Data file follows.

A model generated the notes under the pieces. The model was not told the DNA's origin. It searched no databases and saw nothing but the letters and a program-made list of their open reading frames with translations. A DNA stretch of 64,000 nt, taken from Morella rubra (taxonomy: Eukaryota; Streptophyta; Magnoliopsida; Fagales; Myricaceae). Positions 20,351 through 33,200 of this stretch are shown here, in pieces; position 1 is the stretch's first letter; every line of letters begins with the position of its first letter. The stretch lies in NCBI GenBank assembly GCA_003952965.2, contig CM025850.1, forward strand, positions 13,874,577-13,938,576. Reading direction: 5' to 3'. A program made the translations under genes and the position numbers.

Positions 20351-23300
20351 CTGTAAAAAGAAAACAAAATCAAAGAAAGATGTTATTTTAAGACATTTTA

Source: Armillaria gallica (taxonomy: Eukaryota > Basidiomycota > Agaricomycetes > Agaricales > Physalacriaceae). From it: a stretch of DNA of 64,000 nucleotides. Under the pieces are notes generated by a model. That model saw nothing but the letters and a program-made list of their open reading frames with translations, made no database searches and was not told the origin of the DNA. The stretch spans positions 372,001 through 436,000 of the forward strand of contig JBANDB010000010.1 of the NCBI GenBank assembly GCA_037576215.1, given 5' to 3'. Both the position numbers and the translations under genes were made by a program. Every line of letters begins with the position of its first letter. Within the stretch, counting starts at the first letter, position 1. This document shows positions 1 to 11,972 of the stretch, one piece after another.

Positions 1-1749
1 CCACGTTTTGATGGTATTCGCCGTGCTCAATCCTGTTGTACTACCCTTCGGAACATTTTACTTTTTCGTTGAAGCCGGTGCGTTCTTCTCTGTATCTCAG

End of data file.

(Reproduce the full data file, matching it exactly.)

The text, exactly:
A model generated the notes under the pieces. The model was not told the DNA's origin. It searched no databases and saw nothing but the letters and a program-made list of their open reading frames with translations. A DNA stretch of 64,000 nt, taken from Morella rubra (taxonomy: Eukaryota; Streptophyta; Magnoliopsida; Fagales; Myricaceae). Positions 20,351 through 33,200 of this stretch are shown here, in pieces; position 1 is the stretch's first letter; every line of letters begins with the position of its first letter. The stretch lies in NCBI GenBank assembly GCA_003952965.2, contig CM025850.1, forward strand, positions 13,874,577-13,938,576. Reading direction: 5' to 3'. A program made the translations under genes and the position numbers.

Positions 20351-23300
20351 CTGTAAAAAGAAAACAAAATCAAAGAAAGATGTTATTTTAAGACATTTTA

Source: Armillaria gallica (taxonomy: Eukaryota > Basidiomycota > Agaricomycetes > Agaricales > Physalacriaceae). From it: a stretch of DNA of 64,000 nucleotides. Under the pieces are notes generated by a model. That model saw nothing but the letters and a program-made list of their open reading frames with translations, made no database searches and was not told the origin of the DNA. The stretch spans positions 372,001 through 436,000 of the forward strand of contig JBANDB010000010.1 of the NCBI GenBank assembly GCA_037576215.1, given 5' to 3'. Both the position numbers and the translations under genes were made by a program. Every line of letters begins with the position of its first letter. Within the stretch, counting starts at the first letter, position 1. This document shows positions 1 to 11,972 of the stretch, one piece after another.

Positions 1-1749
1 CCACGTTTTGATGGTATTCGCCGTGCTCAATCCTGTTGTACTACCCTTCGGAACATTTTACTTTTTCGTTGAAGCCGGTGCGTTCTTCTCTGTATCTCAG